We began with a table full of appetizers, of which by far the best was the marinated eggplant (left). It's absurdly simple to make--if you have a few weeks to wait for it to marinate in the combination of olive oil, vinegar or lemon juice, garlic, crushed red pepper, and herbs. It's packed in jars and allowed to sit for a month or more. When it comes out, it's so good that it transcends eggplant. In fact, a rumor at two of the tables was that it was squid.
Also well liked were the grilled artichokes. These weren't the little ones, but the full-size jobs. The spines were trimmed, then the globes were cut into quarters and slapped down on the open grill. But the arancini were starchy and unappealing. The pizzetti (right, above)--using a fluffy dough, a bit of tomato and cheese--weren't nearly as good as the last time we had them. The dough was fluffy and dry. And the mozzarella en carrozza--a kind of Italian croque--was like something from a low-end wedding reception.
The pasta course was pappardelle with shrimp and zucchini. What was the chef thinking with this? It had no flavor whatsoever. I lost interest after two bites and left the rest there--a lot of food. The waiters didn't even question that.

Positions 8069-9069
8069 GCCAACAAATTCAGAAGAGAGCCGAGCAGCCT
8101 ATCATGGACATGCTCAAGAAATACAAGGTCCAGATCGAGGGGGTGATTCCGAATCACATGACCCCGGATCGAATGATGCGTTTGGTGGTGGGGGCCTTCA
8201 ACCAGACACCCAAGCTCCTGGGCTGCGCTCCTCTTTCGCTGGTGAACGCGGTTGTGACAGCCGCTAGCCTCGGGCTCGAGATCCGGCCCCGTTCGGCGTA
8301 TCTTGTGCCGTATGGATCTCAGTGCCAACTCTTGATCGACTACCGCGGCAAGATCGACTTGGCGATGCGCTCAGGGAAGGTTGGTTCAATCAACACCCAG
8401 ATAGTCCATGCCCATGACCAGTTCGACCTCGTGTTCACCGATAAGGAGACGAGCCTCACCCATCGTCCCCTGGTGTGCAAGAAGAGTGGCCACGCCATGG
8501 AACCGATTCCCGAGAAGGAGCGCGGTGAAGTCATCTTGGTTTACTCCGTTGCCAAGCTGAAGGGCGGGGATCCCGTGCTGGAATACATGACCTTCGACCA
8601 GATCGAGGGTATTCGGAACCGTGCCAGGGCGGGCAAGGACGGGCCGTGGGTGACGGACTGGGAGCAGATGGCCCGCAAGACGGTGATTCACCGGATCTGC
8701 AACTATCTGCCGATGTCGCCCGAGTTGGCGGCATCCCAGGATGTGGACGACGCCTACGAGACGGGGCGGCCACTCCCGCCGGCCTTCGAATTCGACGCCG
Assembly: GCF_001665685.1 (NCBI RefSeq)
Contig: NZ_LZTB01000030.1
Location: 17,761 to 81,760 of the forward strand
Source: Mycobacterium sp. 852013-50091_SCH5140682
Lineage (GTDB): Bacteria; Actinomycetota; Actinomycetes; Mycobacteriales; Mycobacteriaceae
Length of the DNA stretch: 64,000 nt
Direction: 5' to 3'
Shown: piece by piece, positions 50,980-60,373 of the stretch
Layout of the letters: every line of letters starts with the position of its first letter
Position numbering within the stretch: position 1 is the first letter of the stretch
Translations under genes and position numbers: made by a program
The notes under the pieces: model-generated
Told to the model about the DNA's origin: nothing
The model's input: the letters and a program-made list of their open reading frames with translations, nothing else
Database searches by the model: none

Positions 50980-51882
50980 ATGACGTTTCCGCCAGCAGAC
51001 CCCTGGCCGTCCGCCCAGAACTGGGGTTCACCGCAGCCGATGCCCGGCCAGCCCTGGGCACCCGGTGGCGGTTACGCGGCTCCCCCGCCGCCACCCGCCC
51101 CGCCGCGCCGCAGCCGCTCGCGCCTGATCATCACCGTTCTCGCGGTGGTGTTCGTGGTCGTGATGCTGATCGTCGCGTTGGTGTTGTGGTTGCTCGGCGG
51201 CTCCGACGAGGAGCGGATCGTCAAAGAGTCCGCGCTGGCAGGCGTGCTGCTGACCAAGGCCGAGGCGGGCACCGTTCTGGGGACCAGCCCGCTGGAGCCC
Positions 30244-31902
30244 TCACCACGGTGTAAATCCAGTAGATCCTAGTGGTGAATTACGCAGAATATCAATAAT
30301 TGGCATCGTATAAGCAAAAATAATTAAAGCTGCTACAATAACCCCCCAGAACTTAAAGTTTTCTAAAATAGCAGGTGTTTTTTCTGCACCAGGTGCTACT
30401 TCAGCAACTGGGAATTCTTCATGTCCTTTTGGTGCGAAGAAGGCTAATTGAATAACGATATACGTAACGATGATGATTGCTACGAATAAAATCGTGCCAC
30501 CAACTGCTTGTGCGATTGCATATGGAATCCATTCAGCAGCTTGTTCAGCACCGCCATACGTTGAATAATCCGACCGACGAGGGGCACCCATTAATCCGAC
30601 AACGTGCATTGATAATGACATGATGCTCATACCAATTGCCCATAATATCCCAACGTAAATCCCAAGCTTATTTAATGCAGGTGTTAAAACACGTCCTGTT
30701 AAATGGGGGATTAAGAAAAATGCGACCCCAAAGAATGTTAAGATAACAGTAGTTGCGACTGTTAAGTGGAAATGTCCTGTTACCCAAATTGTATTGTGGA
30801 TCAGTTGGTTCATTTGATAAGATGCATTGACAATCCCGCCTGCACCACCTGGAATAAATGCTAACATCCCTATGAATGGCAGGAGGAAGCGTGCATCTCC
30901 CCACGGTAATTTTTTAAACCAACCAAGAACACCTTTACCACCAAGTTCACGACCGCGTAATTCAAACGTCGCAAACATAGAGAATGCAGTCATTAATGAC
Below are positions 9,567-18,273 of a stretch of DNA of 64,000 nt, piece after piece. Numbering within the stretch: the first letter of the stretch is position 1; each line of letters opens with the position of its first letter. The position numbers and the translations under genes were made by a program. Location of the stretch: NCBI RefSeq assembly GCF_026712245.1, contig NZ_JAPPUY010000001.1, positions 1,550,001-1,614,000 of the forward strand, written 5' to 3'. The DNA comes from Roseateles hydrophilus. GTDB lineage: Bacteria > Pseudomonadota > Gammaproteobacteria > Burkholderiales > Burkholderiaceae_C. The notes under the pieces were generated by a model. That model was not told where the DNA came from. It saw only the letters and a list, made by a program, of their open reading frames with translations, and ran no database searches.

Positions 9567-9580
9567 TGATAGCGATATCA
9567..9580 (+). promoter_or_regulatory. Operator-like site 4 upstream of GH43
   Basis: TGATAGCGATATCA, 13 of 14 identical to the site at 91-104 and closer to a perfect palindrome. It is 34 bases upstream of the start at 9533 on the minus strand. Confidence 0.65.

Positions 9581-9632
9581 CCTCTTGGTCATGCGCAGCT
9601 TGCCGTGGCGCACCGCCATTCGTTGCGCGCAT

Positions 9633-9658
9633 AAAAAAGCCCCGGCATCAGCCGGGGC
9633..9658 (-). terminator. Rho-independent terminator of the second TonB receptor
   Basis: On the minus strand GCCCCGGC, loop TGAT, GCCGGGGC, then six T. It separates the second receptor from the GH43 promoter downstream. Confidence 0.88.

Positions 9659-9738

Then things picked up. The insalata Caprese--ripe tomatoes with fresh mozzarella and basil--were their usual highly appealing selves.
Those who had the filet mignon pizzaiola were very pleased with it. I always thought that red sauces and steak go together very well, and in this presentation of the idea both the sauce and the steak were excellent.
Unfortunately, I went for the flounder option. It involved rolling fish around a stuffing. Through my entire life of eating, that has never been a successful concept, even though the best chefs in the best restaurants feel compelled to give it a go.
But I keep hoping. This one had the flounder pounded out (that's what the chef told me during our radio interview before the dinner), wrapped around a salmon mousse, breaded, seared, and baked off. Then it was sliced into discs about half an inch thick, and touched with a lemon butter. It looked beautiful on the plate, but in terms of flavor it looked beautiful on the plate.
Fortunately, we were drinking good wines with all this. Andrea is now making wine from the grapes that grow on his family's land in Capri. We had a Falanghina (a white) and Aglianioco (a red). Both were big in aroma and flavor, and quite aromatic. Also on the table was a white Greco di Tufo and the alarmingly-named wine Lachryma Christi ("the tears of Christ," a red).